Few aspects of modern life seem to influence us like our personal safety and five years after the worst terror attack in American history- business aviation is a prime beneficiary of the ongoing climate of fear and paranoia that permeates mass travel today – particularly mass air travel.

British authorities’ August discovery of an alleged mass-murder plot by terror extremists ignited a new round of security concerns and sensitivities – and- as has happened several other times- a boost in calls to on-demand air charter operators and aircraft dealers and brokers.
Flying commercial became even more difficult and the mentality that any unusual action or event could be the precursor to an attack resulted in a higher-than-average number of diversions- precautionary landings and delayed departures in search of bottles of water- toothpaste or mouthwash- or errant electronic devices.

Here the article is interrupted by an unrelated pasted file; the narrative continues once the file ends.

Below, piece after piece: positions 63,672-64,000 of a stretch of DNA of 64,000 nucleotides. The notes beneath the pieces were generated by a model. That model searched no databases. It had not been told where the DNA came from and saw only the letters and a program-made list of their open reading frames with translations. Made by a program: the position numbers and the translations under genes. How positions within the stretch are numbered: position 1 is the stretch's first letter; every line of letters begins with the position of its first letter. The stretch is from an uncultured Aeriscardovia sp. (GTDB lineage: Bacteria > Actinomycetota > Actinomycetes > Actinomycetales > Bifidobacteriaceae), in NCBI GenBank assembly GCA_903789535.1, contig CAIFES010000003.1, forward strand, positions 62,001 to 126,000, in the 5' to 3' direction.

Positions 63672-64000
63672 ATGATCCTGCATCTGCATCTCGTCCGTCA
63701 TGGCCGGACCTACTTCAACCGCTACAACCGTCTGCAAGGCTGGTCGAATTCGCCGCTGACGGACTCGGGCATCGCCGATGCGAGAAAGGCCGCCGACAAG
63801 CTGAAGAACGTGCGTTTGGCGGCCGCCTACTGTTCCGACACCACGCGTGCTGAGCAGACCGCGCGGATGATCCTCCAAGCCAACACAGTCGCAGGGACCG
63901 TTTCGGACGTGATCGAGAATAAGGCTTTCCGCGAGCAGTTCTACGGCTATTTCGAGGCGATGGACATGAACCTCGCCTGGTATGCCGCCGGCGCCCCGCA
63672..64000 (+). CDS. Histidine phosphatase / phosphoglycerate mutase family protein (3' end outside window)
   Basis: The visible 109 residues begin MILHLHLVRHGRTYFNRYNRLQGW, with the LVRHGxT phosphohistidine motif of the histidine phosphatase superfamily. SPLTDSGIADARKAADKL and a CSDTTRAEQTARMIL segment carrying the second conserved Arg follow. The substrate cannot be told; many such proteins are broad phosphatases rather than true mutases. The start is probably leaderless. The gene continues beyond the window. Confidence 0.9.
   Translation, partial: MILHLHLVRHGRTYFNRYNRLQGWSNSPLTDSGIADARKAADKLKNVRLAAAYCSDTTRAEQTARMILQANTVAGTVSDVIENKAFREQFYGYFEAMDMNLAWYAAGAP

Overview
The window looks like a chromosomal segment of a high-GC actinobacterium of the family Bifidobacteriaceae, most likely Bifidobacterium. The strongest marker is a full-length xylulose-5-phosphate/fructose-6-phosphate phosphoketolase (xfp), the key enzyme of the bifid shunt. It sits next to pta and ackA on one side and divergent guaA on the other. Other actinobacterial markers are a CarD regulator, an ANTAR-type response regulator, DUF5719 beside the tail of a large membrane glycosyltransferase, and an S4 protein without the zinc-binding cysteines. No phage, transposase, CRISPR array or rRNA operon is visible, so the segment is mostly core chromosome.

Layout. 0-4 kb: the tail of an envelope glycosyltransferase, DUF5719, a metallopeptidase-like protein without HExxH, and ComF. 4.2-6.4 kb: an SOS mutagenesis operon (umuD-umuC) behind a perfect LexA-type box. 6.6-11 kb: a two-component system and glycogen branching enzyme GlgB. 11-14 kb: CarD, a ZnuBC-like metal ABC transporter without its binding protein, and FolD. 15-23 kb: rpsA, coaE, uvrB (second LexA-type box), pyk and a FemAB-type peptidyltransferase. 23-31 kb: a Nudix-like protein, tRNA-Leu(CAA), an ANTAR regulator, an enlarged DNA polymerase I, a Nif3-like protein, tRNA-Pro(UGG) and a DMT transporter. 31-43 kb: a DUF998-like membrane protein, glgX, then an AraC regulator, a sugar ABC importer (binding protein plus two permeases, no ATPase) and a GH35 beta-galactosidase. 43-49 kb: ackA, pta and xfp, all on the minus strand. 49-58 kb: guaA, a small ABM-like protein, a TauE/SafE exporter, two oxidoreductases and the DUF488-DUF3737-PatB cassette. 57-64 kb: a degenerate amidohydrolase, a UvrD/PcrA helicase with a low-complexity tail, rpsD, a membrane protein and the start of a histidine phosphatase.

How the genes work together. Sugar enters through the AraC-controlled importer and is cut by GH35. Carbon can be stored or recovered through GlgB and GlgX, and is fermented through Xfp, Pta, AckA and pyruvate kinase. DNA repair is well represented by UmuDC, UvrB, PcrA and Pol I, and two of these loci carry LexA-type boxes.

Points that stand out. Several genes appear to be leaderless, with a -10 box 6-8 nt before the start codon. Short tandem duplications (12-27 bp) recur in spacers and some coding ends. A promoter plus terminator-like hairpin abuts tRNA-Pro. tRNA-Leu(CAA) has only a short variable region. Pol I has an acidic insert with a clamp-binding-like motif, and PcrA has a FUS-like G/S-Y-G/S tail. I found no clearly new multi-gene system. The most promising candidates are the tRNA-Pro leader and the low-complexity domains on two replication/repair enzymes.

What does it all mean?
More need for more everything is what all of this means. More FBO capacity is already starting to emerge- as savvy investors look ahead to the needs of all those new jets and their new operators. Investments are up in old FBOs- consolidation continues – albeit at a slower pace – and new shops continue to open. More FBOs mean more staff needs – from the accountants to the mechanics and everything in between.

As NBAA’s president Ed Bolen notes- 'There are excellent opportunities and great careers available in our community'.

The growth even bodes well for dealers and brokers- as they grapple with the job of finding new homes for older jets displaced when their owner opted for something new.

You can see first hand how all this plays out in an integrated fashion by coming to the 59th NBAA Convention- Oct. 17-19. If the action there doesn’t convince you- consider buying futures in buggy whips.